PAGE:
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appear Athens bear beauty Bottom called changed character Coll comes common dance dead death Demetrius desire doth dream Duke early eds edition Enter Exit eyes fair fairy fall fancy fear flowers folios gentle give grace Halliwell hand hast hath head hear heart Helena Hermia Hippolyta hold imagination kind lady leave light lion London look lord lovers Lysander Macb Master means meet Milton mind moon mortals nature never night notes Oberon original passage perhaps play poet present probably Puck Pyramus quarto queen Quince quotes reading reference remarks Rich says SCENE Schmidt seems sense Shakespeare sleep sometimes Sonn speak spirit sport Steevens suggested sweet Temp thee Theseus things Thisbe thou thought Titania tongue true turn wall whole woman wood written
Page 60 - Yet mark'd I where the bolt of Cupid fell: It fell upon a little western flower, Before milk-white, now purple with love's wound, And maidens call it love-in-idleness.
Page 112 - Now it is the time of night That the graves, all gaping wide, Every one lets forth his sprite, In the church-way paths to glide: And we fairies, that do run By the triple Hecate's team, From the presence of the sun, Following darkness like a dream, Now are frolic; not a mouse Shall disturb this hallow'd house: I am sent with broom before, To sweep the dust behind the door.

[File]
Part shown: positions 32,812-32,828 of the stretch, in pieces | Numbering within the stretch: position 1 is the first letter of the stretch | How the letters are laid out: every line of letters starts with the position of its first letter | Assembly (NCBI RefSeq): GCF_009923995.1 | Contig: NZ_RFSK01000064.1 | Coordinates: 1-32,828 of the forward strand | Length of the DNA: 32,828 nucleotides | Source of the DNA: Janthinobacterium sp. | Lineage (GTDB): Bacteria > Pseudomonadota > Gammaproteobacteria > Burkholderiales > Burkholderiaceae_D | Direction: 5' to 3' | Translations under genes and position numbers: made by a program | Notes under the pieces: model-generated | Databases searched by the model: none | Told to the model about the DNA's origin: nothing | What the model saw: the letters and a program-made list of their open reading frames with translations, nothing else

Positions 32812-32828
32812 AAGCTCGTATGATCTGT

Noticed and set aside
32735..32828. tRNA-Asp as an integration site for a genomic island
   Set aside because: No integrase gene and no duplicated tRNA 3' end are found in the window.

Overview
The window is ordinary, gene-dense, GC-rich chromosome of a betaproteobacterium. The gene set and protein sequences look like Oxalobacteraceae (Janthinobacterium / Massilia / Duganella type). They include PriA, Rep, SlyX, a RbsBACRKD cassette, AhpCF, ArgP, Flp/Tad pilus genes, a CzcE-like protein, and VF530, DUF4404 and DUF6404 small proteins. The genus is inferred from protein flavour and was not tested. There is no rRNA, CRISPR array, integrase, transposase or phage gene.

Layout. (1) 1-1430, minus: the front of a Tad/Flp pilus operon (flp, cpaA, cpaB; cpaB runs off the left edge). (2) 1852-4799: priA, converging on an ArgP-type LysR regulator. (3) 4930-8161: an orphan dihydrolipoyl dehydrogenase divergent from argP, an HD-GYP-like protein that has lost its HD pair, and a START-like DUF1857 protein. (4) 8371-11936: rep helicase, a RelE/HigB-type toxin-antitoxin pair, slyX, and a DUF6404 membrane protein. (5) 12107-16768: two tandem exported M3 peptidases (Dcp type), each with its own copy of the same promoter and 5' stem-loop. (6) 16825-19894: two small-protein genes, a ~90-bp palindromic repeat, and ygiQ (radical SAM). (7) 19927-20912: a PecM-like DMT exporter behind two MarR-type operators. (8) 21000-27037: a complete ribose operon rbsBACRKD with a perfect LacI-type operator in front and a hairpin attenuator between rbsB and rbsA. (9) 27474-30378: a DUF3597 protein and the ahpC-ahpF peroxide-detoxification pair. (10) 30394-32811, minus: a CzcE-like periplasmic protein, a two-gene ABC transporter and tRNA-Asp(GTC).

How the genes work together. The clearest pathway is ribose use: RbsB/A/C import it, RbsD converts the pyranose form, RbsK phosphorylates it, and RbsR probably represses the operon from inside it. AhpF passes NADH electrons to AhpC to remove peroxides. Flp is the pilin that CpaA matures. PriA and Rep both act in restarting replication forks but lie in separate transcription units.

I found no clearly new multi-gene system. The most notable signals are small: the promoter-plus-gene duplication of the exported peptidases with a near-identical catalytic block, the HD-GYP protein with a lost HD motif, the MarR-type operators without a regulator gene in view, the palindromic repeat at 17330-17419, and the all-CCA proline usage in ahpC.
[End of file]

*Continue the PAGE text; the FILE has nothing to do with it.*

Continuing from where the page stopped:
Page 100 - More strange than true : I never may believe These antique fables nor these fairy toys. Lovers and madmen have such seething brains, Such shaping fantasies, that apprehend More than cool reason ever comprehends.
Page 170 - Full many a glorious morning have I seen Flatter the mountain-tops with sovereign eye, Kissing with golden face the meadows green, Gilding pale streams with heavenly alchemy; Anon permit the basest clouds to ride With ugly rack on his celestial face And from the forlorn world his visage hide, Stealing unseen to west with this disgrace. Even so my sun one early morn did shine With all-triumphant splendour on my brow; But out, alack!
Page 113 - If we shadows have offended, Think but this, and all is mended, — That you have but slumber'd here, While these visions did appear. And this weak and idle theme, No more yielding but a dream, Gentles, do not reprehend: If you pardon, we will mend.
Page 137 - Or fill the fixed mind with all your toys! Dwell in some idle brain, And fancies fond with gaudy shapes possess, As thick and numberless As the gay motes that people the sun-beams, Or likest hovering dreams, The fickle pensioners of Morpheus
Page 58 - Hiems' thin and icy crown An odorous chaplet of sweet summer buds Is, as in mockery, set : the spring, the summer, The childing autumn, angry winter, change Their wonted liveries, and the mazed world, By their increase, now knows not which is which : And this same progeny of evils conies From our debate, from our dissension ; We are their parents and original.
Page 94 - I was with Hercules and Cadmus once, When in a wood of Crete they bay'd the bear With hounds of Sparta: never did I hear Such gallant chiding; for, besides the groves, The skies, the fountains, every region near Seem'd all one mutual cry: I never heard So musical a discord, such sweet thunder.
Page 38 - The best in this kind are but shadows ; and the worst are no worse, if imagination amend them.